Trade unions are a force for good in today’s society. Now more than ever we need a radical shift in employment legislation that has for decades given a free rein to bosses while workers have seen their rights diminished and trade unions shackled.

The ideologically skewed approach to employment relations of successive governments is at the heart of our broken economy, when in reality there are plenty of examples of where trade unions work positively with industry for mutual benefit — look no further than Unite and the car industry.

Inequality is widely regarded as the most pressing issue facing Western economies — Bank of England governor Mark Carney and US President Barack Obama are only the latest to point out the spiraling economic injustices that are a by-product of the neoliberal experiment.

The proportion of GDP going to pay workers’ wages has dropped dramatically from over 60 per cent 30 years ago to just over 50 per cent today.

And Thomas Piketty has shown that the yawning gap between rich and poor will only get worse without government intervention in the market. The economic crisis of today is not the budget deficit. The budget deficit is, like poverty wages and falling tax intake, a symptom of something far worse.

This government attacks working people and workplace justice; Labour’s answer to the economic crisis must be to empower working people and make work pay. This can only be done with stronger trade unions giving a voice to working people.

The late Tony Benn, a proud Unite member, said that “the crisis we inherit when we come to power must be the occasion for fundamental change — and not the excuse for postponing it.”

I can only echo that call.

 UNISON General Secretary Dave Prentis:

There is a great deal of common ground about a new settlement of union and worker rights to reverse the decline in living standards of the last 30 years.

Unison supports the Institute of Employment Rights collective bargaining manifesto and from a public service point of view there are three areas that stand out in 2015: zero-hours, care workers, and the public-sector leadership role.

We need some firm and worked out proposals on zero-hours contracts that heavily restrict their usage and prevent easy loopholes like one-hour contracts.

The best proposals we have seen so far are in the private member’s Bill by Ian Mearns MP.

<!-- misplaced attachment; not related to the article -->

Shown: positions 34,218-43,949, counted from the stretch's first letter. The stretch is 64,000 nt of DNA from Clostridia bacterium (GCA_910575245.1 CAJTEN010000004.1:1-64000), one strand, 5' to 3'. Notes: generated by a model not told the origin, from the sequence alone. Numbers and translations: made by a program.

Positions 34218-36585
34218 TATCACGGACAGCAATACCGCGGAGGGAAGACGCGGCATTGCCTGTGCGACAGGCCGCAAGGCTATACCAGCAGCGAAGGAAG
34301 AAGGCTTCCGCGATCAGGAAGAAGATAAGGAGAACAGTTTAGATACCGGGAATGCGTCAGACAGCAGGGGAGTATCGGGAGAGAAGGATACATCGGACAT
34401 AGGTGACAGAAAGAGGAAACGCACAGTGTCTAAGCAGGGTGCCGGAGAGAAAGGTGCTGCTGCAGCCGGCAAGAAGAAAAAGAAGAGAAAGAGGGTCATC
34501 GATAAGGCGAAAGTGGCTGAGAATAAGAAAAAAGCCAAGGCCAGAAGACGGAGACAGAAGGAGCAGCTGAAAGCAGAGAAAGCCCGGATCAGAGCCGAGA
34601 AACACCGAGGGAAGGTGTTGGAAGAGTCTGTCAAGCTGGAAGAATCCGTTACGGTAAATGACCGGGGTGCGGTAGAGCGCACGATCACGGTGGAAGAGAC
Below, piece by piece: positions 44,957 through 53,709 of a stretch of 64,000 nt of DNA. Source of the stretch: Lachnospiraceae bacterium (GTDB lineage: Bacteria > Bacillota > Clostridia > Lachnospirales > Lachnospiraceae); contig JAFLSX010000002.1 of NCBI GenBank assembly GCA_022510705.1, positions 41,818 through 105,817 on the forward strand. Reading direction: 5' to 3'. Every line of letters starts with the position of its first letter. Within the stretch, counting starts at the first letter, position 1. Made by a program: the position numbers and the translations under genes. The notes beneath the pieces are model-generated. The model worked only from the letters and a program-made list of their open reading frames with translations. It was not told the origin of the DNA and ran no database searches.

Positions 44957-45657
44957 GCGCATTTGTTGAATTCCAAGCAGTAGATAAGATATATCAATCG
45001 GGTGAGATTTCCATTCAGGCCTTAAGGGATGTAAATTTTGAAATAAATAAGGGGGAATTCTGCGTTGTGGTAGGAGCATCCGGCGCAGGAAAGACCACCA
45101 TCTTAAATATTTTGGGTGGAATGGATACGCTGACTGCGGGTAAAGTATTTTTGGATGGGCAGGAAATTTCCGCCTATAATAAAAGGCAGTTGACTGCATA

This gives a right to regular hours at three months, employee employment status, payments for standby time and short-notice cancellations and restrictions on employers moving weekly hours up and down.

Of course we need action too on agency workers, tribunal fees and bogus self-employment, otherwise gains on zero-hours contracts will easily be negated.

Unison members working in social care are on the front line facing austerity and casualisation pressures, with 15-minute visiting slots, zero-hours, unpaid standby time and unpaid travel time to the fore.

Report after report shows the quality of care is affected for the elderly and disabled, yet even with a multitude of regulators there has been little impact on standards, with only 15 formal care sector complaints to the government Pay and Rights help­line last year.

What we need — apart from the obvious case for strong trade unions — is the various public-sector bodies responsible for care commissioning to set both employment and care quality standards (such as Unison’s Ethical Care Charter) as adopted by several councils already.

There is a wider public-sector role on pay and conditions, for in-house staff and contractors, and what we would like to see is a return of the “fair wages” clauses in procurement, which were abolished in 1983.

This would see not just a living wage but a range of standards for sick pay, holidays and pensions set by national agreements like the NJC in local government being carried through the procurement process to stop the current race to the bottom.